Best argument against: Some extreme ties. Recent reports have revealed that Bass spoke approvingly of the Church of Scientology when it opened a new headquarters in Los Angeles a decade ago. She has also eulogized a member of the Communist Party USA and had kind words for Cuban dictator Fidel Castro upon his death — along with a history with Cuba dating to her youth. All of that would be further mined by Biden’s opponents.

Val Demings

Best argument for: Florida and diversity. Florida gave George W. Bush the presidency in 2000 by a margin of 537 votes, Barack Obama carried it by one point in 2012, and then Trump won it by one percentage point in 2016. Polls of the 2020 race there suggest Biden has a consistent, single-digit advantage. If he won the state and its 29 electoral votes, Trump’s path to victory would be significantly curtailed. It’s not clear that a representative of one of Florida’s 27 districts would help much, but as we’ve seen in Florida, every little bit counts. The congresswoman is also someone who Biden might reason could bridge gaps between the Black community and law enforcement, given her past as Orlando police chief.

Best argument against: Questions about that law enforcement past. Demings brings something different from former prosecutor pols like Harris and Sen. Amy Klobuchar (D-Minn.), but it cuts both ways. Holding such municipal office — particularly in law enforcement — can be a minefield, and Demings’s record of siding with her officers when they were accused of misconduct looms large. There are aspects of her record that could certainly help. But Demings presents plenty of unknowns — not least because she has served only two terms in Congress and it’s difficult to fully vet her record in Orlando in a few months. If the idea is to do no harm, she may not fit.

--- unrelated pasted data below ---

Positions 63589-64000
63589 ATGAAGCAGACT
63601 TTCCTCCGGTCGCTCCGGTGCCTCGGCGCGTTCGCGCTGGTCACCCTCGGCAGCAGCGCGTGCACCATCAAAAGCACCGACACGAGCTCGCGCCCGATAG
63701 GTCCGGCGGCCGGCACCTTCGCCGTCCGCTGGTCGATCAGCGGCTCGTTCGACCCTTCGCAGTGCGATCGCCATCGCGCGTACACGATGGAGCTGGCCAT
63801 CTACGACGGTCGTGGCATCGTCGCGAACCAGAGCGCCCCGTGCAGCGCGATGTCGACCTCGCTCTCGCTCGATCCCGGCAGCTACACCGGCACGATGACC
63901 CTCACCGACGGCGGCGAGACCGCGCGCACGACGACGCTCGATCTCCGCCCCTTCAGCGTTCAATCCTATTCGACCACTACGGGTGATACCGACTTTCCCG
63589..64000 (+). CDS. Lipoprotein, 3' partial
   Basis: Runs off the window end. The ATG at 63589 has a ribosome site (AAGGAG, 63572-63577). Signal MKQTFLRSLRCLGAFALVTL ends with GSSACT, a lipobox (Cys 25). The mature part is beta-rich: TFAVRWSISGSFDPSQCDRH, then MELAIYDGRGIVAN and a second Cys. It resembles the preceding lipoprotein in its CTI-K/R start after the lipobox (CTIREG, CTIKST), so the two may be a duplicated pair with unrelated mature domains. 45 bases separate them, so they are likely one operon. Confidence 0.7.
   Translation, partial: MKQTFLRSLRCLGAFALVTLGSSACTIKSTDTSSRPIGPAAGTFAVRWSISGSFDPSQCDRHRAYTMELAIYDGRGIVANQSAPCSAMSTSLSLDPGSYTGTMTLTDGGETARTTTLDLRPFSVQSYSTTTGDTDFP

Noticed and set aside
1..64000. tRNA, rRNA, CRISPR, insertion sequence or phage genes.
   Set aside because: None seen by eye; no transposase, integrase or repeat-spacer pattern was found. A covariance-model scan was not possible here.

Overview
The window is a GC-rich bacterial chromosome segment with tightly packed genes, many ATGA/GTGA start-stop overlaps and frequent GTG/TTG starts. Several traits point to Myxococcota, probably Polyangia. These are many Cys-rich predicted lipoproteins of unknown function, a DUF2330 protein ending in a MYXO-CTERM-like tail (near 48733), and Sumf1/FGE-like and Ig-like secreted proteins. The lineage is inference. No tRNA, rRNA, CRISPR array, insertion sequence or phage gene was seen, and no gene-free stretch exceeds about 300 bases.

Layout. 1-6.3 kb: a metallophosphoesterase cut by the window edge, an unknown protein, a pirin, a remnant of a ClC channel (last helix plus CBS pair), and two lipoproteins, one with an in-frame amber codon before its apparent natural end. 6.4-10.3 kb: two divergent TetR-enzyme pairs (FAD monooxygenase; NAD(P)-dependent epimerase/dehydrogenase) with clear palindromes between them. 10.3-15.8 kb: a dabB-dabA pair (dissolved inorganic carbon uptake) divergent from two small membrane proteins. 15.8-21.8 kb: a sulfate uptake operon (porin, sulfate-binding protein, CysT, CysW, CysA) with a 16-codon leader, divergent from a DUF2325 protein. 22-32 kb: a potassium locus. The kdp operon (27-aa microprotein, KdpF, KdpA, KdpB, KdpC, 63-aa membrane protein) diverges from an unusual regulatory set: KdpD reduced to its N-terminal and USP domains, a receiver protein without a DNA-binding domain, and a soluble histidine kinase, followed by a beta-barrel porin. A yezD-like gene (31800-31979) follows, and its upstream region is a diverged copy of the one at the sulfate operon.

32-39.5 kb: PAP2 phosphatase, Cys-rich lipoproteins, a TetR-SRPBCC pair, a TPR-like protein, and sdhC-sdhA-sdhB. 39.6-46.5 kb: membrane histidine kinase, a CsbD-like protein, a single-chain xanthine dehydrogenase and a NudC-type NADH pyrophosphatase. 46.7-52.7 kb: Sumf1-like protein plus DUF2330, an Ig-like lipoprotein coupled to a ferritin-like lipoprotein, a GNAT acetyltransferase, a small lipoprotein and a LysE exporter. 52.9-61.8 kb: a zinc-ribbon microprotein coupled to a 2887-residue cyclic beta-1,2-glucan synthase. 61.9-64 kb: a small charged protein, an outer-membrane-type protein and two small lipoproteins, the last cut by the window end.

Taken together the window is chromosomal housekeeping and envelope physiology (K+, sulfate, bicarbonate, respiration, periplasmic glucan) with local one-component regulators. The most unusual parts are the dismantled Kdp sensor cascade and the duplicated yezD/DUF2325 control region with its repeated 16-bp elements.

Tammy Duckworth

Best argument for: An incomparable résumé. There has never been someone quite like the senator from Illinois in U.S. politics. The daughter of a woman of Chinese descent who was born in Thailand, Duckworth checks the diversity box (though perhaps not in the way that Black Democrats would like). She is also a war veteran and Purple Heart recipient who lost both of her legs in service of her country. She is one of just three statewide officeholders on this list, with experience running tough races for both the House and Senate. Duckworth may not be well-known nationally, but she would be a groundbreaking VP pick. And as the New York Times’s Matt Flegenheimer wrote this month, she might be the Biden-est pick in the running.